Rating for Style: A
Rating for Substance: B


Image Transfer

Aspect Ratio1.33:1 - Full Frame
Original Aspect Ratioyes

Image Transfer Review: At times it looks like you could cut yourself on some of these images, they're so sharp. The movie looks magnificent here, with saturated blacks, a dense and carefully calibrated grayscale, and very little grain. I don't know of a noir picture on DVD that looks any better than this one.

Image Transfer Grade: A+


Audio Transfer

 LanguageRemote Access

Audio Transfer Review: The mono track shows its limits; the actors' intensity and Dassin's restraint means that there are many scenes of the characters whispering feverishly at one another, and at times the dialogue can be challenging to make out. And the scoring, as well done as it is, can overwhelm the actors dynamically. But there's almost no hiss, pop or crackle here, which is a huge, huge bonus.

Audio Transfer Grade: B


Disc Extras

Animated menu
Scene Access with 24 cues and remote access
Subtitles/Captions in English with remote access
1 Original Trailer(s)
3 Documentaries
1 Feature/Episode commentary by Glenn Erickson
Packaging: Amaray
Picture Disc
1 Disc
1-Sided disc(s)
Layers: RSDL

Extra Extras:
  1. accompanying booklet with an essay by Paul Arthur
  2. color bars
Extras Review: Glenn Erickson, who may be familiar to you for his online column, DVD Savant, provides a commentary track jam packed with information—he's especially good on comparing the shooting script to the novel on which it was based, and contrasting this American cut of the film with the one released in Great Britain. (The two versions don't seem to vary too remarkably; still, one can dream of a DVD release featuring both incarnations, copyright laws be damned.) The book was cleaned up a whole lot for Hays Code purposes, and Erickson makes apt comparisons, especially to another great noir yet to see its DVD release, Nightmare Alley. He's armed to the teeth with information—if you're dying to know the birthplace of every cast member, he's ready to tell you; he's also endlessly worshipful of the movie, and can get a little highfalutin' every now and again. (Here's a typically florid declaration—Erickson says that the movie is "an existential no man's land where only the guilty and the desperate roam.") All in all, a solid job, though.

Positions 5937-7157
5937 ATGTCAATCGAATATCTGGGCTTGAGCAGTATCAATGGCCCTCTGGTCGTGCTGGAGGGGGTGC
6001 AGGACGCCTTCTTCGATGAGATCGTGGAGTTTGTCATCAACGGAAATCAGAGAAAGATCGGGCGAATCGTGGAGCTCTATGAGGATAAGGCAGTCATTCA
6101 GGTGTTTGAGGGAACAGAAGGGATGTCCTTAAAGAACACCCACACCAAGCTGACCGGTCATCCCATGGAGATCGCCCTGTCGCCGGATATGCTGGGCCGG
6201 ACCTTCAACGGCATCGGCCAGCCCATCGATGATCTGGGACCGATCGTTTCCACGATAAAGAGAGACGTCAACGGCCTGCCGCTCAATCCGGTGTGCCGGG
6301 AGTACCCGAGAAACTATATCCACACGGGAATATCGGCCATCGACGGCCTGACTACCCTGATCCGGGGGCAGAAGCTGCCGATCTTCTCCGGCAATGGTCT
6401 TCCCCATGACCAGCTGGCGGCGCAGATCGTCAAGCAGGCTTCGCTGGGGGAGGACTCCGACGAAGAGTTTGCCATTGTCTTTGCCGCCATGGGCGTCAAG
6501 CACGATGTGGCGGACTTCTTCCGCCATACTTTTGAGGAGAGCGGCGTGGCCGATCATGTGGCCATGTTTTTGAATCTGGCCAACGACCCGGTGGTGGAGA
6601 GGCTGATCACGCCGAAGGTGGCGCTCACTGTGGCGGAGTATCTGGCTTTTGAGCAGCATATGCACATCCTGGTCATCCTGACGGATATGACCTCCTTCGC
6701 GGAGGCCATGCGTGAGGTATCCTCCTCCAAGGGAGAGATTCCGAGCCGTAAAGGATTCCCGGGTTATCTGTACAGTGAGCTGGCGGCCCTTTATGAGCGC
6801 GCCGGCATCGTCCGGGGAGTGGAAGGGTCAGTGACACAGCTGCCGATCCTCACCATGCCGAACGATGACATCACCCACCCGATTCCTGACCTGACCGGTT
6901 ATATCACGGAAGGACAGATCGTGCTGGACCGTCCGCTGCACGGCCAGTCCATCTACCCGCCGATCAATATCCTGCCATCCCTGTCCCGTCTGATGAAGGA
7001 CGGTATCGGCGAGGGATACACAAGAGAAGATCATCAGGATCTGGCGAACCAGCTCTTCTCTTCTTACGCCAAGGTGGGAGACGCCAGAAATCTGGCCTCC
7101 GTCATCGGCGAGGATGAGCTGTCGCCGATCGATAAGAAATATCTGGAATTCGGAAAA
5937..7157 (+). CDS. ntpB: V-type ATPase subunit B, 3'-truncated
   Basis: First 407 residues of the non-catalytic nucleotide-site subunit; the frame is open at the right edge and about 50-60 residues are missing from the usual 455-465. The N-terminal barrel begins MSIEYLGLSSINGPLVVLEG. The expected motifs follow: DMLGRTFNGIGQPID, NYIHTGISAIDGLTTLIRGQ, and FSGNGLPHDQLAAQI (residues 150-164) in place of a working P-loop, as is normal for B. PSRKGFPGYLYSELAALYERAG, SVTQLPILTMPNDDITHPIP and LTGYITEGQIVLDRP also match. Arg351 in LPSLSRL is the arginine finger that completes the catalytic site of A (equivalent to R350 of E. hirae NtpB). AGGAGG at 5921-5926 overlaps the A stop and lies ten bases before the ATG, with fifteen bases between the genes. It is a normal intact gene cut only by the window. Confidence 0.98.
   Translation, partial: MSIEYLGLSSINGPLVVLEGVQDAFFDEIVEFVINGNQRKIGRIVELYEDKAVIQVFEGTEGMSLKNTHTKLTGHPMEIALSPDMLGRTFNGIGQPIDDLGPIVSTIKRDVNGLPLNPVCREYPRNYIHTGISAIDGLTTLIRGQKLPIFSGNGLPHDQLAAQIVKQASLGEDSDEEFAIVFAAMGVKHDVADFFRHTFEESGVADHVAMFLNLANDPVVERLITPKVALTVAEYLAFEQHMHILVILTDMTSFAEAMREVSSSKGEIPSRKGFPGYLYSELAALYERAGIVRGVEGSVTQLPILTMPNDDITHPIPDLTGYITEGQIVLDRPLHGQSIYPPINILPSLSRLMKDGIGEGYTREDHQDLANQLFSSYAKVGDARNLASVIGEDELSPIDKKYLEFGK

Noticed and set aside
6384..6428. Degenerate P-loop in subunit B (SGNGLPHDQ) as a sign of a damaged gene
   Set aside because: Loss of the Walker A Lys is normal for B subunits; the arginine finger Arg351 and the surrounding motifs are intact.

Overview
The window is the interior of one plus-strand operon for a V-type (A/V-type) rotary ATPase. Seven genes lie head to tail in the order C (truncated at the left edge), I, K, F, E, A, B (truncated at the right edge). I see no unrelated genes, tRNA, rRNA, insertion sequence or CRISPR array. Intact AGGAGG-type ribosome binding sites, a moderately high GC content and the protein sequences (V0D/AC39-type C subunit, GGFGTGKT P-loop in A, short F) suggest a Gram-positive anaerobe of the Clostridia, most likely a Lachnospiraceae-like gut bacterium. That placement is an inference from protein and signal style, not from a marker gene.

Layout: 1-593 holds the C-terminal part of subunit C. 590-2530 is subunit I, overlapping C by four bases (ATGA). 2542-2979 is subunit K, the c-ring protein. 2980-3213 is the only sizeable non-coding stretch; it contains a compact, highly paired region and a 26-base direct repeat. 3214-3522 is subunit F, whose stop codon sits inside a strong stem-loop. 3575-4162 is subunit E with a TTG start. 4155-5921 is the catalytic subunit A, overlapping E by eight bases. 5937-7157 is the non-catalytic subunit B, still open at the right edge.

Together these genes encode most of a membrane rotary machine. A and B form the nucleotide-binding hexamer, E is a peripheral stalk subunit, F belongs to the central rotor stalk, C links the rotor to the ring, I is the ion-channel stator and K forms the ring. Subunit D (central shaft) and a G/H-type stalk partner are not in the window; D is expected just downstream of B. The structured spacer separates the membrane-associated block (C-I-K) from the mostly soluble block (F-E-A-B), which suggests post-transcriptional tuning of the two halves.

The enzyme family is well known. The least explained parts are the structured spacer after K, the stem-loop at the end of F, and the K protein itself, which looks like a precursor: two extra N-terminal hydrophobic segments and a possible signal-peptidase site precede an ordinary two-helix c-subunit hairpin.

Even more arcane is the accompanying essay by film professor Paul Arthur; you're better off getting down and dirty with the three accompanying documentaries. The first is a recent interview (17m:49s) with Dassin, who seems like a wonderful man and an accomplished raconteur. Much talk is given over to his being blacklisted, and his knocking heads with the film's producer, Daryl Zanuck; the director also sheepishly admits that, prior to making the movie, he hadn't read the novel. He's rapturous about Widmark especially, and wanted the actor to play Hamlet under his direction. 2 Versions, 2 Scores (23m:53s) is hosted by Christopher Husted, who talks us through the historical circumstances leading to two versions of the film: for the American one, on this disc, the score is by Franz Waxman, while the slightly longer British cut was scored by Benjamin Frankel. It's a great study in the power and importance of movie music—Frankel's score is more lyrical, Waxman's more menacing—and, as you might expect, there's a good deal of compare and contrast. Also, this documentary features extended scenes that were included in the British release, but not the American one. Finally, there's a 1970 French TV interview (25m:23s) with Dassin; it's got a crazily moving camera, a reporter asking softball questions ("Did you work with any other stars back then?"), and Dassin spinning stories of old Hollywood (e.g., dinner at Joan Crawford's house) and about his personal bête noire, Elia Kazan.

Extras Grade: B


Final Comments

A razor-sharp noir in a beautiful transfer, with a smart, informative package of extras.